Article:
Stewardship redefined

By Michael Smith

Jesus talked more about money than he did about love or grace. Jesus talked more about money than he did heaven. But when we think of Christ’s message to us, these are often the themes we tend to think of first. The kingdom of God was the only other topic that Jesus talked more about than money. For Jesus it was the kingdom of God, then money, in terms of what he wanted to convey in his teaching. Often we find Jesus talking about both of these subjects at the same time. This is because the two are closely linked.

Dave Ramsey, a New York Times best-selling author, is very helpful in lending a humorous definition and understanding of stewardship. He says that, ‘In church language, stewardship is code for building a building.” As funny as it may be, sadly it is also very true. The only time we really begin to get serious about financial matters in the church or other nonprofit organizations are when they need money. Unfortunately, these are all misuses of the word and overall concept of giving.

Steward or stewardship isn’t in my language today. I can’t remember ever using it as part of my daily conversations. When was the last time you mentioned stewardship? “Honey, make sure you put your money in your piggy bank so you use it later in your stewardship.” Stewardship needs to be redefined for us.

The New Oxford American Dictionary has three ways of expressing the definition of a steward or stewardship:

1. A person who looks after the passengers on a ship, aircraft, or train…
2. An official appointed to supervise arrangements or keep order at a large public event…
3. A person employed to manage another’s property, especially a large house or estate…

All three definitions reference the concept of looking after or supervising something that does not belong to the individual steward. They are, as the third definition states, called to manage another’s property. To be a good steward is to be a good manager. So when the King James Bible was being translated in feudal England, this was a concept that would have been understood by the readers. God is the giver of all good gifts; we do not own anything, so we are the stewards of God’s resources. Fast forward to today… we do not own anything, but we are God’s managers. God owns it all, so we should be good managers for God’s glory and purpose.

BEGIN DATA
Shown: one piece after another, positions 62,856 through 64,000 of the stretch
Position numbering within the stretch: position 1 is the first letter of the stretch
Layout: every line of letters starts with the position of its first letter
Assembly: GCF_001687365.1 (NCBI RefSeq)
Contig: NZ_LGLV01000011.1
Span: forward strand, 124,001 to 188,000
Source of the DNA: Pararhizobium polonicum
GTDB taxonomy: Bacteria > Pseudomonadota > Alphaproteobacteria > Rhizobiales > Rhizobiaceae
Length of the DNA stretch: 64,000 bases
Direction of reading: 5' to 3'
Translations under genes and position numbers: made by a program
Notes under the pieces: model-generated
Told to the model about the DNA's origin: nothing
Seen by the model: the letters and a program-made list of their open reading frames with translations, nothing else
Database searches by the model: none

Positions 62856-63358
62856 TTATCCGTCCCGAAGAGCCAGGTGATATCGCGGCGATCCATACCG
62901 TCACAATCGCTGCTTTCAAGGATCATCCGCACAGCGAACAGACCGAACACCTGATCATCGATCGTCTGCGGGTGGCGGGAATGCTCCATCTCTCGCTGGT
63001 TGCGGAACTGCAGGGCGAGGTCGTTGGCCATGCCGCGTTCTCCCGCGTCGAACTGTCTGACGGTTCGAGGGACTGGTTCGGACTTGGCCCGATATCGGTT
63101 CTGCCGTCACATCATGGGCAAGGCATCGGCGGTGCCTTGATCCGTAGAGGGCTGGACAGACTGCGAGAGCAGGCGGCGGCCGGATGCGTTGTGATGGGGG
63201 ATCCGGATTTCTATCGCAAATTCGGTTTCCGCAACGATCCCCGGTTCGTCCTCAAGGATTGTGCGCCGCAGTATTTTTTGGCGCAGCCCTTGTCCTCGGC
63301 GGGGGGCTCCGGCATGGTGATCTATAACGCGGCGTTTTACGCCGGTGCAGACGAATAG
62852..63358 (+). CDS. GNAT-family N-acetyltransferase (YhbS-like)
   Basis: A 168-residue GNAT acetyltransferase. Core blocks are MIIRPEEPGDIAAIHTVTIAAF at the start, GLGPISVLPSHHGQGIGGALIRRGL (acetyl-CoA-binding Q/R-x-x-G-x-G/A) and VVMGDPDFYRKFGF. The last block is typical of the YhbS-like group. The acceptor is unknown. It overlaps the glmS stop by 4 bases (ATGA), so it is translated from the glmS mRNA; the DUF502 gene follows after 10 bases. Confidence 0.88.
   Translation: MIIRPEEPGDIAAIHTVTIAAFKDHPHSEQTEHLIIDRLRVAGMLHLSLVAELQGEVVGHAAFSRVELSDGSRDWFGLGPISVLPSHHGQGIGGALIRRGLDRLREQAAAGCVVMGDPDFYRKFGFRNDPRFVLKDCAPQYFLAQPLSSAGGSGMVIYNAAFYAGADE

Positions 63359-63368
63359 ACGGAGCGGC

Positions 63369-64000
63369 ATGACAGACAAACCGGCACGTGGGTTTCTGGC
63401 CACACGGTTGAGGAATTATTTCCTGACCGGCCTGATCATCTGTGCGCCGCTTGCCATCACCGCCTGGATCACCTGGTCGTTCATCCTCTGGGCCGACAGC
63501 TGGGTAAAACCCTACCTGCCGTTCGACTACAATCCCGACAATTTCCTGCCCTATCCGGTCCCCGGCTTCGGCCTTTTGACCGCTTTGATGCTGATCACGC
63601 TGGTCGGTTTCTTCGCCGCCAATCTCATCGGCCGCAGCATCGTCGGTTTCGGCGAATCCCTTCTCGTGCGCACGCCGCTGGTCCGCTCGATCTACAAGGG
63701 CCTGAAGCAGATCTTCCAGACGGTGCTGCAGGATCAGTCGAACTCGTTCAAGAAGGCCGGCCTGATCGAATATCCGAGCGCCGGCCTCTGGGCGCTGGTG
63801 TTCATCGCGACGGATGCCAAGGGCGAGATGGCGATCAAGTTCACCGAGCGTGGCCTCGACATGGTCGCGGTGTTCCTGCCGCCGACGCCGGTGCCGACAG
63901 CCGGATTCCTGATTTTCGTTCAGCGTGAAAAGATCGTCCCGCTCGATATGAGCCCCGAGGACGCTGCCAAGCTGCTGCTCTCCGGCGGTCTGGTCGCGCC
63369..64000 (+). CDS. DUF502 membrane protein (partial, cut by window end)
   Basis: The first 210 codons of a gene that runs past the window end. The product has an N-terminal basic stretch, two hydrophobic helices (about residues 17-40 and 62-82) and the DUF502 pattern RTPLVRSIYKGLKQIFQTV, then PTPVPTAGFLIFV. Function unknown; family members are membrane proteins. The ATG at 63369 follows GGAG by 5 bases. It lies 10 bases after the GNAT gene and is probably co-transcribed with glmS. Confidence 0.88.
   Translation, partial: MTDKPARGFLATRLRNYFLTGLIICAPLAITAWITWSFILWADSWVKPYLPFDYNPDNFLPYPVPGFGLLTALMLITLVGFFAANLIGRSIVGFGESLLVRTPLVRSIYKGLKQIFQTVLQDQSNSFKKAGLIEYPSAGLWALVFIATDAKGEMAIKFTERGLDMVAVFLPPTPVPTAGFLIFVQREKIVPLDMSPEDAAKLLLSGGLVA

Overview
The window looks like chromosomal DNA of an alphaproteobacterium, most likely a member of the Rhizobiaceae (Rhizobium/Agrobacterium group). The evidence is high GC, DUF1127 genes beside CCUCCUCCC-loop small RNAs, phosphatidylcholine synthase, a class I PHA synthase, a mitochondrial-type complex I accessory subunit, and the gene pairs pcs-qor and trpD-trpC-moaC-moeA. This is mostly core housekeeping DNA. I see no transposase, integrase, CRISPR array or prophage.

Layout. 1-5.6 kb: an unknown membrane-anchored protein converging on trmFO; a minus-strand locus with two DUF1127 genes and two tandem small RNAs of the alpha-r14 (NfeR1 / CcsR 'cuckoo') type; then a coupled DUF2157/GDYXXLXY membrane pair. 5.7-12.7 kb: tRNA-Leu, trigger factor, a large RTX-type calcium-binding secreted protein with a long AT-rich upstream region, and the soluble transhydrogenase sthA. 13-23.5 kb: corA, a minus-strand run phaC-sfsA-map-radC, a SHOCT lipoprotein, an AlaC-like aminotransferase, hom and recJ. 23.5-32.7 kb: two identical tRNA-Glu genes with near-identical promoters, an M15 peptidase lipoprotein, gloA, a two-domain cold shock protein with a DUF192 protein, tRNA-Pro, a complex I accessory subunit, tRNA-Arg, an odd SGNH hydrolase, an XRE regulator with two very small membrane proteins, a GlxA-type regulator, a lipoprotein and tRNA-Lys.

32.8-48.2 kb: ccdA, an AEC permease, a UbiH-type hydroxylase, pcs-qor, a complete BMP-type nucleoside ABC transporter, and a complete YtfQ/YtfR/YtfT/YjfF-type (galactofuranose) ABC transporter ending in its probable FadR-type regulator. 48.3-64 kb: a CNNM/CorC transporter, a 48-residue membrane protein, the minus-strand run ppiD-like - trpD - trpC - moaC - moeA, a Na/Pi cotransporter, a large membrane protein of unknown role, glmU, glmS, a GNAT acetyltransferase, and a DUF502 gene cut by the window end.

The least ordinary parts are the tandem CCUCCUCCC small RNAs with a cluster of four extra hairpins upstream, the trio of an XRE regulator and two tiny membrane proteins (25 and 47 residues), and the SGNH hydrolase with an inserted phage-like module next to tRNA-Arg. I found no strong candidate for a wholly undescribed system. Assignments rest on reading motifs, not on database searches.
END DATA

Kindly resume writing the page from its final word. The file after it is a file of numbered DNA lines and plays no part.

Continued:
For example, the parable of the talents expresses several truths, but one of the most forthright is the concept that the servants were called to manage the talents that were given to them by the owner. They did not own the talent, but were given talents according to their ability. The owner’s approval or disapproval was not based on their worth as individuals, but the judgment is based on what each servant did with their talents. The one who earned five more is not necessarily a better steward than the one who earned two. This is not the message from Jesus. The point is made in the one servant who buried the talent and earned nothing. This individual in the parable is supposed to be for us a clear example of what not to do. If we do not get the point, then Jesus has some hard-to-hear statements about the servant being cast out. But let us not be so hard on this one servant.

We are all created in the image of God. As part of being created in that image is the understanding that we can share God’s character. God is a tremendous giver. You remember one of the most popular verses you learned as a child, “For God so loved the world that he gave His one and only son…” We are created to give, and tempted to keep. Rev. Adam Hamilton says that there are two voices that tempt us away from our God-created purpose of giving- the voice of fear and the voice of self-gratification.